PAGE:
- Navigation and Geography: This is a broad subject with many aspects. You must understand how maps and charts are constructed in order to properly interpret them. You also must fully understand the safety margins that are incorporated into charts, and how they affect each phase of flight. Even though most planes use computer equipment for navigation systems, there is a still a chance that the equipment will fail. Knowing how to navigate through dead reckoning, celestial or other navigation means will help the flight reach the ground in safety. A pilot who does not understand charting will be flying inefficiently and could cause a crash.
- Regulations and Air Traffic Control: You must be familiar with all airport regulations that may affect your flight. Most of these regulations come from the FAA, but you are expected to comply with the regulations of various other government bodies, both Federal and State. In addition, International law also govern pilots flying Internationally.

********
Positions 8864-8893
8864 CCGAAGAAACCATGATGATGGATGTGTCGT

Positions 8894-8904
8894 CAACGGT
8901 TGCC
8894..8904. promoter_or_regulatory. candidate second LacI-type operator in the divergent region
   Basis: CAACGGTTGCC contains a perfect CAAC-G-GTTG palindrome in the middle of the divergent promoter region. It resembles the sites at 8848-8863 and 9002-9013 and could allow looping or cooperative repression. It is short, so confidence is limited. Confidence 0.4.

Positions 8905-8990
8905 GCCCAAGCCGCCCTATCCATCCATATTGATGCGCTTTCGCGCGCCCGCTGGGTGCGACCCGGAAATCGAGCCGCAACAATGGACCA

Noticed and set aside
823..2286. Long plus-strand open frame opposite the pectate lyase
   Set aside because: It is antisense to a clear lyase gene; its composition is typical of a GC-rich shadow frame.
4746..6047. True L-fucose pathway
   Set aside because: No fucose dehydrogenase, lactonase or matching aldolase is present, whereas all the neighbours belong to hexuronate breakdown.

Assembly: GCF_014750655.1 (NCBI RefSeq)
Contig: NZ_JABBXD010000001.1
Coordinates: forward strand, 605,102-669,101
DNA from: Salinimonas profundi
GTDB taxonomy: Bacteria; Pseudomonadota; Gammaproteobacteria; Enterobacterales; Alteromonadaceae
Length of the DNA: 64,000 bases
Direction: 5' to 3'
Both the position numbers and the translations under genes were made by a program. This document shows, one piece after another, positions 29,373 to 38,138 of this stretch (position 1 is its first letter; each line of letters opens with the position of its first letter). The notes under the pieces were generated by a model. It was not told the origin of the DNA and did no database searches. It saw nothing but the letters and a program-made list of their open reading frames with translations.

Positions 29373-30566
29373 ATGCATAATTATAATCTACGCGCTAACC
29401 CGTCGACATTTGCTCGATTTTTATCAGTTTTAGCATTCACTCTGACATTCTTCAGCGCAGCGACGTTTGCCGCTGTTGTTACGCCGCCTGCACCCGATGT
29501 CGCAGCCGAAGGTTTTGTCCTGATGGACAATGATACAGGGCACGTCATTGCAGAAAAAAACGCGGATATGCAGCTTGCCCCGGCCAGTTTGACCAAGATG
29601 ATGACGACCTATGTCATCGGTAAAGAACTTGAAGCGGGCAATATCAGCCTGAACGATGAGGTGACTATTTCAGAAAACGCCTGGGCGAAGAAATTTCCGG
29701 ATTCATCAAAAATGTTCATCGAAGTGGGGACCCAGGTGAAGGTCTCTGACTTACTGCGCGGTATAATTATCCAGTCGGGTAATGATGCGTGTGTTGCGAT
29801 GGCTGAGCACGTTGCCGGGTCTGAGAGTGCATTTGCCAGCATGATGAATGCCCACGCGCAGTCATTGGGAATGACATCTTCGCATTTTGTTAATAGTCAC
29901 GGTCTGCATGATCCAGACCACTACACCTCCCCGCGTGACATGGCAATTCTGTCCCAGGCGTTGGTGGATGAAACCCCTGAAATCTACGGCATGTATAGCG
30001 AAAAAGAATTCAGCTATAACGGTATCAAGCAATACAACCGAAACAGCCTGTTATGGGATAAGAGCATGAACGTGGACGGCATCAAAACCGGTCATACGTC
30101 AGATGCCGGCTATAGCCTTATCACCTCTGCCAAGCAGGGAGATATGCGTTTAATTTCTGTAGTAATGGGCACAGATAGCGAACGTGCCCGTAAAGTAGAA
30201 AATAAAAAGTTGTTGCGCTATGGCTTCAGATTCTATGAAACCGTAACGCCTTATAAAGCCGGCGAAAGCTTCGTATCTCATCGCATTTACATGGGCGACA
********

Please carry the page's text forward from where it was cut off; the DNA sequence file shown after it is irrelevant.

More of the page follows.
- Physiology: While you’re not expected to go to medical school, the FAA does expect you to be able to recognize physical problems that may affect you or any passengers. You should know how to prevent medical problems and how to understand various illusion and sensations that occur during a flight that could affect safety.
Pilot Licensing and Certifications: